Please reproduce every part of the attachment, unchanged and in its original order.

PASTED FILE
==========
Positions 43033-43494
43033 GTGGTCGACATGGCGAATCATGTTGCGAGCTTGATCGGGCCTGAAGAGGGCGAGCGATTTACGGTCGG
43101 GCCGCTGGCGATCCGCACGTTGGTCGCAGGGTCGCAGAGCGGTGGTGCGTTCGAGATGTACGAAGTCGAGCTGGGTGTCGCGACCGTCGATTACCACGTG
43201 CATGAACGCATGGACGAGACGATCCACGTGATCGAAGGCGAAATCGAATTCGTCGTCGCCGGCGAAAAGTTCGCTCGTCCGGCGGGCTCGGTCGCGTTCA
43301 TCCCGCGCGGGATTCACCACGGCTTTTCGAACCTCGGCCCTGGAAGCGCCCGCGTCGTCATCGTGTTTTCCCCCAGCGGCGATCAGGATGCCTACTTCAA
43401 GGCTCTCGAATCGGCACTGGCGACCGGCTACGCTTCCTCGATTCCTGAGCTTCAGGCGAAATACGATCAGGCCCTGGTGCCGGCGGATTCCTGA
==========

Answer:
Positions 43033-43494
43033 GTGGTCGACATGGCGAATCATGTTGCGAGCTTGATCGGGCCTGAAGAGGGCGAGCGATTTACGGTCGG
43101 GCCGCTGGCGATCCGCACGTTGGTCGCAGGGTCGCAGAGCGGTGGTGCGTTCGAGATGTACGAAGTCGAGCTGGGTGTCGCGACCGTCGATTACCACGTG
43201 CATGAACGCATGGACGAGACGATCCACGTGATCGAAGGCGAAATCGAATTCGTCGTCGCCGGCGAAAAGTTCGCTCGTCCGGCGGGCTCGGTCGCGTTCA
43301 TCCCGCGCGGGATTCACCACGGCTTTTCGAACCTCGGCCCTGGAAGCGCCCGCGTCGTCATCGTGTTTTCCCCCAGCGGCGATCAGGATGCCTACTTCAA
43401 GGCTCTCGAATCGGCACTGGCGACCGGCTACGCTTCCTCGATTCCTGAGCTTCAGGCGAAATACGATCAGGCCCTGGTGCCGGCGGATTCCTGA